Visiting Florida for the state Republican Party's annual fundraising dinner, Louisiana Gov. Bobby Jindal gave a warning that would have seemed laughable just a few months ago.
"This election is too important for the people of Florida, it is too important for our country, to take this for granted," Jindal told supporters of Gov. Rick Scott's re-election who gathered outside the Grand Floridian Resort before the 2014 Victory Dinner to greet Scott, Jindal and others who arrived by bus.
Six months ago, Scott was the underdog in his bid for a second term, with former Gov. Charlie Crist -- a Republican turned Democrat -- holding a solid lead in the polls. But recent surveys have shown the race tightening, and several polls have given Scott a small lead.
That has contributed to a new sense of optimism, Republicans say, that a Scott victory is within their grasp. Perhaps the overconfidence that Jindal alluded to isn't much of a danger, but state Sen. John Thrasher, the chairman of Scott's campaign, pointed to the packed ballroom at the Grand Floridian as a sign that Republicans are engaged.
"I'd say this is Jeb-esque," said Thrasher, R-St. Augustine. "This is the kind of enthusiasm we had when Jeb Bush was governor. We never had it with Charlie. And now Rick Scott has reunited this party, and they are fired up and ready to go."
Republicans also say there are other indications that momentum is on their side. More Republicans than Democrats cast ballots in last month's primary elections, and Scott -- facing a couple of token opponents -- only fell about 6,000 votes short of matching the combined total votes for Crist and another Democratic candidate, former Senate Minority Leader Nan Rich.
"There's so much enthusiasm," Scott said. "Look at the primary. Look at how many people came out to vote. We have traveled the state, we've had great crowds everywhere, because people care about their families."
For its part, the Crist campaign doesn't publicly dispute the idea of a close election. In an email Saturday to supporters, campaign manager Omar Khan tried to prod potential donors to give more.
"Almost every single poll has us within the margin of error -- whether we're up or down, this race will be too close to call until the sun goes down on Nov. 4th," Khan wrote.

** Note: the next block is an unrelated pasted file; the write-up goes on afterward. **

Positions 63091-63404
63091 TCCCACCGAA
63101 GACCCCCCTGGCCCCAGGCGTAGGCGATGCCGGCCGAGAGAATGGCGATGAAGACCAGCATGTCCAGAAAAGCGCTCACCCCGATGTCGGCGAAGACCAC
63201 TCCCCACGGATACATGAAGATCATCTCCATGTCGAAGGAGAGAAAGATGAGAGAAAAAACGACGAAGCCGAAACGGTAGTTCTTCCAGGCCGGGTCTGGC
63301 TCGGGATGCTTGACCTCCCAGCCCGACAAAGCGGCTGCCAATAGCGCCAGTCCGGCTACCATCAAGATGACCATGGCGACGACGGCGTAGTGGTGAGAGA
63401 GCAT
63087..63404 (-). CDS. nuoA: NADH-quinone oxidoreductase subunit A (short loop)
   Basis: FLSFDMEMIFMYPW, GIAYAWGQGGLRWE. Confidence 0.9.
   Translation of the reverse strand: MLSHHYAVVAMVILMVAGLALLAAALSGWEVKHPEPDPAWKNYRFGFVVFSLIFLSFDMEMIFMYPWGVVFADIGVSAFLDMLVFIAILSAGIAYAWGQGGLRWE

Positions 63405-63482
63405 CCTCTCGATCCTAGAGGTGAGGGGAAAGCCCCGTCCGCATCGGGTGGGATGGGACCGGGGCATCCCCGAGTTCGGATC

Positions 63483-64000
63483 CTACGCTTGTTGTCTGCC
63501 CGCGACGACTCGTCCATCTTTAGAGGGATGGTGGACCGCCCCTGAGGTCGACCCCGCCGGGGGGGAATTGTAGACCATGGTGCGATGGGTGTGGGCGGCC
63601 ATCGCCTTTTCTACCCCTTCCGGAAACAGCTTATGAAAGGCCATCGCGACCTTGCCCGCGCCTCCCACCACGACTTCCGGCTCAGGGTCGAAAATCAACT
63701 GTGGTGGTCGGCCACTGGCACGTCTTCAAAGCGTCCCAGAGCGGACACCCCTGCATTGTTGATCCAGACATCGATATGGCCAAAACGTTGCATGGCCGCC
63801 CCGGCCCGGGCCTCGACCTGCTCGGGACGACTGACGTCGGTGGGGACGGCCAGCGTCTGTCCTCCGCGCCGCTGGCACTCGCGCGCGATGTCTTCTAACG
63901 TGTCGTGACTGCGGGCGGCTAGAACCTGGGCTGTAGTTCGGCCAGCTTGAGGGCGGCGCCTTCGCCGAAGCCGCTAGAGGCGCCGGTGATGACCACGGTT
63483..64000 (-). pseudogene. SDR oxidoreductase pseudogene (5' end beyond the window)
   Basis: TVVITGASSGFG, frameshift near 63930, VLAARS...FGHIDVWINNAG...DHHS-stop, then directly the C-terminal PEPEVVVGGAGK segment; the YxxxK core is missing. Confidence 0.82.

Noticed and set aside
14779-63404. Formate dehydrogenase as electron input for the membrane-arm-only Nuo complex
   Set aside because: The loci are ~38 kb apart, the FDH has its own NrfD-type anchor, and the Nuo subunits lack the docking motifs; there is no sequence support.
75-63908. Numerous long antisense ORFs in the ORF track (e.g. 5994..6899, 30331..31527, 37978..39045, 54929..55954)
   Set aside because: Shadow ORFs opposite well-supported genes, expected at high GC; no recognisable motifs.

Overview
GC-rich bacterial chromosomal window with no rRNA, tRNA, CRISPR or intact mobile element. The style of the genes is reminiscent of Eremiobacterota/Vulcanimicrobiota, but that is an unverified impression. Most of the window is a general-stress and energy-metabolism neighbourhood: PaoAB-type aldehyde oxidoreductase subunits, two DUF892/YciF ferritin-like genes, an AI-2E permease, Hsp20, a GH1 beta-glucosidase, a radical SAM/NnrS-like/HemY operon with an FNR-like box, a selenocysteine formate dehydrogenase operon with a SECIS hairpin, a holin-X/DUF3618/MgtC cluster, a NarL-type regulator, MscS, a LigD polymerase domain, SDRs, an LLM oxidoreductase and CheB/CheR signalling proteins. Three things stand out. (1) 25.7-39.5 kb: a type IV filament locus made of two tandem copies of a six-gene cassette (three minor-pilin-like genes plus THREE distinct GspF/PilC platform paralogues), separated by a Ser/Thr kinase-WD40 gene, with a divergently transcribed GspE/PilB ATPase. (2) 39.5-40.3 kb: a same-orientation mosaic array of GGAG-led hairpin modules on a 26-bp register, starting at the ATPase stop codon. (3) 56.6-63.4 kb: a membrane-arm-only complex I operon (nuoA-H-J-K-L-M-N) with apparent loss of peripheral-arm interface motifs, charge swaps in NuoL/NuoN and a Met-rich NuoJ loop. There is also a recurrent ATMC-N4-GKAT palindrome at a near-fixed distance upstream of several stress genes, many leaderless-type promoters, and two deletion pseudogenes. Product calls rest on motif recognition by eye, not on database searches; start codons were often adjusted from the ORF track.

Some of the energy on the Republican side could come from Crist himself, a loathed figure among Republicans for his moderate record while governor and his changing allegiances. Conservative activists had little love for Crist even before he bolted the Republican Party to run for the U.S. Senate as an independent in 2010, then announced two years later that he was a Democrat.
Jindal, though, shrugged off such talk.
"I think the real motivation is Rick's done such a great job," he told reporters. "Look at his track record."
Republicans spent Friday and Saturday touting their organizational and financial strength. Republican Party of Florida Chairwoman Leslie Dougher told the party's executive committee that the RPOF, Scott's campaign and a related committee have raised more than $95 million since January 2013.
Scott's campaign also touted the fact that its backers have knocked on 1 million doors so far this year and plan to knock on 1 million more.
Republicans say one of the decisive factors in the shift in the polls has been that Scott's narrative of the race is breaking through. In the GOP version of the election, Crist oversaw the state's crumbling economy -- something the former governor blames on the global financial meltdown -- while Scott has been at the helm as Florida added 600,000 new jobs.
Timing might have also played a role. Both sides expected a close election from the beginning. And Michael Guju, chairman of the Pinellas County party, said voters were beginning to tune into the race now that Labor Day, the traditional opening of the campaign season, had passed.
"It's almost a silly election," Guju said. "You have one governor, the current governor, who's done an absolutely stellar, exemplary job in bringing this state back from the brink of Charlie. On the other side, you have the person who took us to the precipice and, but for the actions of Gov. Rick Scott, we might have gone over the cliff."